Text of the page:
Jason Stanley: On the Question of the Stability of Democracy

After a divisive election, the question of democracy’s stability has again commanded public attention. What has philosophy said to this, one of our discipline’s foundational questions?

Plato and Aristotle both regarded stability as a vital metric by which to evaluate political systems, though they differed in their judgments about democracy. Plato’s Republic is about proper governance, of the City and the Soul. In Book VIII, Socrates introduces the democratic city to his interlocutor Adeimantus, as follows:

First of all, then, aren’t they free? And isn’t the city full of freedom and freedom of speech? And doesn’t everyone in it have the license to do what he wants?
That’s what they say at any rate.
And where people have this license, it’s clear that each of them will arrange his own life in whatever manner pleases him.
It is.
Then I suppose that it’s most of all under this constitution that one finds people of all varieties.
Of course. [557b]

What follows this passage is a description of “the characteristics of democracy,” such as “the city’s tolerance.” [558b] In summary, “…it would seem to be a pleasant constitution, which lacks rulers and not variety and which distributes a sort of equality to both equals and unequals alike.” [558c]

A culture whose central value is liberty will lead to sweeping social equality. In a democratic city, students in the academies challenge their teachers (there are campus protests) [563a]. A democratic culture equalizes those who are natural-born and immigrant; in such a system “[a] resident alien or a foreign visitor is made equal to a citizen.” [562e] Democracy is inconsistent with enslaving others [563b], and in a democracy there is equality between men and women [563b].

Lacking access to a quality education is a severe restriction on freedom, as it limits one’s career possibilities. Lacking a safe source of fresh water is a limit on freedom, as the search for it can absorb time better spent on pursuing liberty, rather than attending to necessity. A society’s commitment to liberty is precarious if the sphere of free action accorded to some, merely by virtue of birth position, is vastly greater than the sphere of free action accorded to others. This is why we provide public goods, in the form of for example public education, and drinking water. But even if unjust inequality is eliminated, liberty will lead to inequalities of wealth due to life choices. In a society devoted to liberty, people will rise to positions of wealth and influence by such choices, and obstacles to the rise of members of traditionally oppressed groups will be dismantled.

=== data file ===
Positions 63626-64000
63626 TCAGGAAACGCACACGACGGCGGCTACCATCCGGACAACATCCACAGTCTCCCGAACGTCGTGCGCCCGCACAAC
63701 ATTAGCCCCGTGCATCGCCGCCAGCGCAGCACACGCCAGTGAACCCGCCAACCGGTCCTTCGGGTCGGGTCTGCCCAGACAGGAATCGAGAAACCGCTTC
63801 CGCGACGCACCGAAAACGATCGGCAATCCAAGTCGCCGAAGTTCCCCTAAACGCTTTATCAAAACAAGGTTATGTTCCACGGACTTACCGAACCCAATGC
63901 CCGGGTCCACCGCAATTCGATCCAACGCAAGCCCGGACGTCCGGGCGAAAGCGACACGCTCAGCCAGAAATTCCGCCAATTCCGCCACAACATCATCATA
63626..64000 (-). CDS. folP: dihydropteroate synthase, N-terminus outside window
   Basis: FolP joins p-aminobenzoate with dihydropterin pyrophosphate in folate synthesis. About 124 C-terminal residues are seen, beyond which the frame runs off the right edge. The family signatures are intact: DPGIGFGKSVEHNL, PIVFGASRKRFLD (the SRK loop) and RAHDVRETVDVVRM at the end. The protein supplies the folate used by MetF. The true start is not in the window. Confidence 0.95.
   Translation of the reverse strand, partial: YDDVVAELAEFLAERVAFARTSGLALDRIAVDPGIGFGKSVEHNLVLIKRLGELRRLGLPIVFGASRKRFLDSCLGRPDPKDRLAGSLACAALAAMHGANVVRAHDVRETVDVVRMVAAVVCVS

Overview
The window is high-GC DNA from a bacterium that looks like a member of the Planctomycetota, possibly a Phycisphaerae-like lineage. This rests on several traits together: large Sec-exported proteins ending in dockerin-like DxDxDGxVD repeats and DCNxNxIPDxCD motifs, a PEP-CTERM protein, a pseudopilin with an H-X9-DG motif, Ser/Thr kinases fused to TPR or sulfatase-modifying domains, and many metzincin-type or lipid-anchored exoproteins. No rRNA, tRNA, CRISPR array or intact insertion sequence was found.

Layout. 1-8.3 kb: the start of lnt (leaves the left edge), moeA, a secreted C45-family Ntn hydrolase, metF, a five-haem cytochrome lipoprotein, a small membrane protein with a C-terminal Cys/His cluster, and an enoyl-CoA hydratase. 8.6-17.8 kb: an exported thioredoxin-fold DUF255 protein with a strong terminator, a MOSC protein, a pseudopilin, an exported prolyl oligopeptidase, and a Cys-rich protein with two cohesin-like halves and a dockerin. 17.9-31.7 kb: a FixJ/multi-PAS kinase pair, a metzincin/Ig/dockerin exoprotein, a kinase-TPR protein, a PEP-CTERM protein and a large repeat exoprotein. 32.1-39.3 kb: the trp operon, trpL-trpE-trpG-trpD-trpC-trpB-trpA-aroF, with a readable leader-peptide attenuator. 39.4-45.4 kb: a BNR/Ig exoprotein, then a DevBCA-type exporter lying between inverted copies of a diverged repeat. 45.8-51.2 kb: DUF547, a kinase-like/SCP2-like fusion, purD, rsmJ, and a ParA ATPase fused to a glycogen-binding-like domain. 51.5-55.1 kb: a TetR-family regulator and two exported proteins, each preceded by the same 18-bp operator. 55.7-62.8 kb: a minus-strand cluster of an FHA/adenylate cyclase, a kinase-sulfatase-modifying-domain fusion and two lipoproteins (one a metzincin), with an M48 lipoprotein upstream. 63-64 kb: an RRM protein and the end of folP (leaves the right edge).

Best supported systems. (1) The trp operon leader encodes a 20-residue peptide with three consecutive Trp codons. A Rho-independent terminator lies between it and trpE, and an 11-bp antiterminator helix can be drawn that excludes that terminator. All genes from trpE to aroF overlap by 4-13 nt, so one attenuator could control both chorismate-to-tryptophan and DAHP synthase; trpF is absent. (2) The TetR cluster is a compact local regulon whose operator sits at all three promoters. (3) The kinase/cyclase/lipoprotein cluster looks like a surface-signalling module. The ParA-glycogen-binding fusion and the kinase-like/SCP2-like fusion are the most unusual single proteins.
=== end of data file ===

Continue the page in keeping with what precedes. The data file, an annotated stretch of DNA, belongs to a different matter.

Socrates recognizes that the flourishing of liberties, the diversity of practices and customs, and social equality may seem attractive. However, he urges us to attend to its risks. People are not naturally inclined to self-governance, “always in the habit of setting up one man as their special champion, nurturing him and making him great.” [565d] Democracy also creates a vast amount of resentment, due to the social upheaval required by prizing freedom, and the attendant costs to traditions, customs, and hierarchies. A tyrant takes advantage of the resentments created by democracy, and the hunger for authority. The tyrant “dominates a docile mob” by bringing “someone to trial on false charges.” [565a] The tyrant’s “impious tongue and lips taste kindred citizen blood,” and the tyrant “drops hints to the people about the cancellation of debts and the redistribution of land.” [566a]

About the first days of the future tyrant’s reign, Plato writes:

During the first days of his reign, and for some time after, won’t he smile in welcome at anyone he meets, saying that he’s no tyrant, making all sorts of promises both in public and in private, freeing the people from debt, redistributing the land to them and to his followers, and pretending to be gracious and gentle to all? [566d,e]